I wrote this as a response to a friend of mine’s post. Since the Inauguration, I’ve been quite unsettled. I used as backing some the material from the readings as well as conversations I’ve had with my mentor, Mauricio. Continue reading
Have you ever had the chance to meet a woman, face to face, who spent much of her time overseas in India working on agricultural reform while learning Hindi?
Neither have I.
Believe it or not, I am a very active member in the NFL.
In last week’s blog post, we explored some major events in prior to World War II and five different Jewish population groups in Europe. As I had mentioned last week, I was going to do some further exploration to Jewish life in Europe before the World War II. Besides the materials provided by the Israeli Consulate General in Shanghai, I also went through some articles and information online. Those materials included two articles written by Dr. Arie M. Kacowicz who was the teacher of my International Relation class in Georgetown University, all about Jewish demography in Europe before World War II. These articles were particularly helpful as they give both empirical data and general introductions. I also watched some portions of a documentary of this topic: “Jewish History- Jewish Diaspora”, which also was rather helpful to me. And I will give a general introduction to what I learned this week.
After a struggling week with all kinds of schedule changes, I am excited to officially dive into my independent research project. This week is rather fruitful for me as I finally followed my original plan and went through numerous scholar articles and consensus. As I mentioned in last week, in order to gain a larger picture of Jews’ background, I will spend about three weeks to learn the history of Jews, including their migrations, their integration into the local population and the anti-Semitism wave in Europe prior to the second World War. As I dig into some article and scholar materials provided by the Israeli Consulate General in Shanghai, I found there are several events rather important to Jews in Europe, and I will mainly discuss some of the major events in this week’s blog. Continue reading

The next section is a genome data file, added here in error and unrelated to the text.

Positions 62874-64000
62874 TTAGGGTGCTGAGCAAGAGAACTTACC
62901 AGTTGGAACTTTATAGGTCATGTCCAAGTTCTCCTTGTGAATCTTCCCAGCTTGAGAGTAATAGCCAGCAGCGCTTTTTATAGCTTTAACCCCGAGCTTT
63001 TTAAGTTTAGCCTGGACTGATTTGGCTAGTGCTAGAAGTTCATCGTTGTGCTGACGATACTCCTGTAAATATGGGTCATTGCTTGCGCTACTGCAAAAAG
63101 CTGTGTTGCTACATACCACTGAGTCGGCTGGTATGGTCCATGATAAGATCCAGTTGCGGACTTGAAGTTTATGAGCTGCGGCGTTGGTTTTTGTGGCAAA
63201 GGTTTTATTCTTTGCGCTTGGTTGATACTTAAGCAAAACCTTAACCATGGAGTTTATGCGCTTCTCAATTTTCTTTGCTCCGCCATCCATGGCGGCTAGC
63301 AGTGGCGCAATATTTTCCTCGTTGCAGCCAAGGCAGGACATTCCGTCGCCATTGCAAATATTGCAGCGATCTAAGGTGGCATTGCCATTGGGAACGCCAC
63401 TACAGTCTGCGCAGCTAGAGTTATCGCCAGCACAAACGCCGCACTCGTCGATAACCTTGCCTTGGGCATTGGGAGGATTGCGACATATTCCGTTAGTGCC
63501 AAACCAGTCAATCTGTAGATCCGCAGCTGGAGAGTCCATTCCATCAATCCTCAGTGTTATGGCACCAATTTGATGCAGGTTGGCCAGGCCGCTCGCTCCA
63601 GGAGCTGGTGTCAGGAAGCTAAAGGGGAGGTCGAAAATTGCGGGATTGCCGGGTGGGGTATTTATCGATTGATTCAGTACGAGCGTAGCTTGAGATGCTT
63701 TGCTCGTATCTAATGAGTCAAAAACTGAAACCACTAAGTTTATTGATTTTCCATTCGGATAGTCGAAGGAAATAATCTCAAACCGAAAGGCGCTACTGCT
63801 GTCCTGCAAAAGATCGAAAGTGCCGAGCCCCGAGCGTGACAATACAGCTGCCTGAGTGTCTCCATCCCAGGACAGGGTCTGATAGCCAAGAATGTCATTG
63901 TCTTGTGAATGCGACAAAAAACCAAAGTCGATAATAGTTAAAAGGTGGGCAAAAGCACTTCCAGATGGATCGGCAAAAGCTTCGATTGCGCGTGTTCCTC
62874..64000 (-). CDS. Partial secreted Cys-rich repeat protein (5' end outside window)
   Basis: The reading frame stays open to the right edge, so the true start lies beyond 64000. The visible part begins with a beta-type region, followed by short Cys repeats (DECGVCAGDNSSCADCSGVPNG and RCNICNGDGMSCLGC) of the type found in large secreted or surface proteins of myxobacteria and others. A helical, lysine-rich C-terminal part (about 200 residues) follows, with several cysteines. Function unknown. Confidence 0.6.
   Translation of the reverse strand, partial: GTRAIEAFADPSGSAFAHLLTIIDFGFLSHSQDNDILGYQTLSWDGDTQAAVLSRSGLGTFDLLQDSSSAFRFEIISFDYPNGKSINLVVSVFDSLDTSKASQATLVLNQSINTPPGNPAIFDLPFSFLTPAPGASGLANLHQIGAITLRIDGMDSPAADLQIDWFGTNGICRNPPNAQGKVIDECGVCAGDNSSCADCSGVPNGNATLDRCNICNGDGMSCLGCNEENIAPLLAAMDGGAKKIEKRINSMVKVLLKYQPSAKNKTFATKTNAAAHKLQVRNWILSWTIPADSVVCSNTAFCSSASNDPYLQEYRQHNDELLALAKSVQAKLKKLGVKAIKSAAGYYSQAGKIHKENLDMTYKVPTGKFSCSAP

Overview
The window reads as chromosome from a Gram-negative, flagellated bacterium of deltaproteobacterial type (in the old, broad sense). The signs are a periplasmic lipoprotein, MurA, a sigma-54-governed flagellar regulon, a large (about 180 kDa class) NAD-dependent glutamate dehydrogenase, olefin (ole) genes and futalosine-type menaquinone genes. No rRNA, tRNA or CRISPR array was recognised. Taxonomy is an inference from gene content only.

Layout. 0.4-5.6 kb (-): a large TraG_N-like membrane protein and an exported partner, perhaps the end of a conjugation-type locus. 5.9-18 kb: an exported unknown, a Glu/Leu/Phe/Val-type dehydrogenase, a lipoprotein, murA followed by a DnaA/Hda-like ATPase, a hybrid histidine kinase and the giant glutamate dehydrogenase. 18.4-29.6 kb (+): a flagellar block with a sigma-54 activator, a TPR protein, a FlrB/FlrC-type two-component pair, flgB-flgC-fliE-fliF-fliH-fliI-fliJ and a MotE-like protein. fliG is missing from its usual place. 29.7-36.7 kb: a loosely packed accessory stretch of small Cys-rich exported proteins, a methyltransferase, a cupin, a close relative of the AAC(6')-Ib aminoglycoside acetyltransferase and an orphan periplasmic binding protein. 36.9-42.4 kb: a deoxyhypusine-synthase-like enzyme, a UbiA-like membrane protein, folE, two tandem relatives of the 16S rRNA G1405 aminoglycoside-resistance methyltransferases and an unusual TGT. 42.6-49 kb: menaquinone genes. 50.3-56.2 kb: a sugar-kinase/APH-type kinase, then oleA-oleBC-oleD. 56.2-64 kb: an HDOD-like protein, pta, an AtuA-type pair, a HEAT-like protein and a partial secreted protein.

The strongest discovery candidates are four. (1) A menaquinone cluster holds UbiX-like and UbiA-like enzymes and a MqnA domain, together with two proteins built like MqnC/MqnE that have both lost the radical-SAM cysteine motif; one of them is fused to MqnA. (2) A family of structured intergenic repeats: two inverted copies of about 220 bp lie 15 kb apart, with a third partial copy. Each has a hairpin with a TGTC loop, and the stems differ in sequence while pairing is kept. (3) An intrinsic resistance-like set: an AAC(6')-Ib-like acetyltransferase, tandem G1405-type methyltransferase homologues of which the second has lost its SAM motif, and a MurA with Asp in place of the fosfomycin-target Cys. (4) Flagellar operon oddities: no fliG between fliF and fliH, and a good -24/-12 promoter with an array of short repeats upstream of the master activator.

I would like to initiate my first blog post with a quote by Aristotle: “well begun is half done.” This is a phrase that has been running through my head for some time now. When the idea to do an independent project studying Syrian refugees first came to me one rainy morning in biology class, everything seemed much simpler. I imagined that I would just have to read a few books and write a script, and just like that I could produce my own film Continue reading
For the past two weeks I’ve been gearing up to start writing my next story! Since the Mesopotamians are going to be my focus for this one, I decided to begin with some basic research on their culture and beliefs. So I’ve been reading Daily Life in Ancient Mesopotamia, an excellent overview (as the title would suggest) about Mesopotamian daily life and culture. My focus was, of course, on the religion section. But one subsection caught my eye: Sorcerers, Exorcists, and Diviners. This span of 20 or so pages was full of wonderful information about the Mesopotamian belief in magic.
This Semester, I will be working on an independent project focusing on four major ancient religions: Mayan, Mesopotamian, Zoroastrianism, and Norse. My goal is to write about five to six short stories about selected characters from these various religions. My general style of writing is to explore the emotions of the characters, in order to create a narrative surrounding that. Each of their own unique experiences will be characterized by their relationship with other deities and with the people who the they govern. With this project, I hope to gain a better understanding of various ancient cultures, while simultaneously developing my skills as a writer. Continue reading
My posts have been describing the difference of the educations but now I am going to explore the ideas and concepts behind the scenes. In Japanese society, academics are considered to be the most important aspect of kids’ growth. There is no doubt that academics are very important, but Japanese parents see it in a difference way. Parents see it as an absolute obligation and they need to push their children as hard as possible to achieve the goal, which is to get in the top ranked high school and university.
Looking back now on the writing process, I feel, more than anything, satisfied. It was a bumpy road working on the story and I’m not entirely out of the woods yet. However, now being entirely in the editing stage and coming to the end of my project, there are a few things I’ve learned, and would like to share with those who plan to do Independent Seminar in the future. Continue reading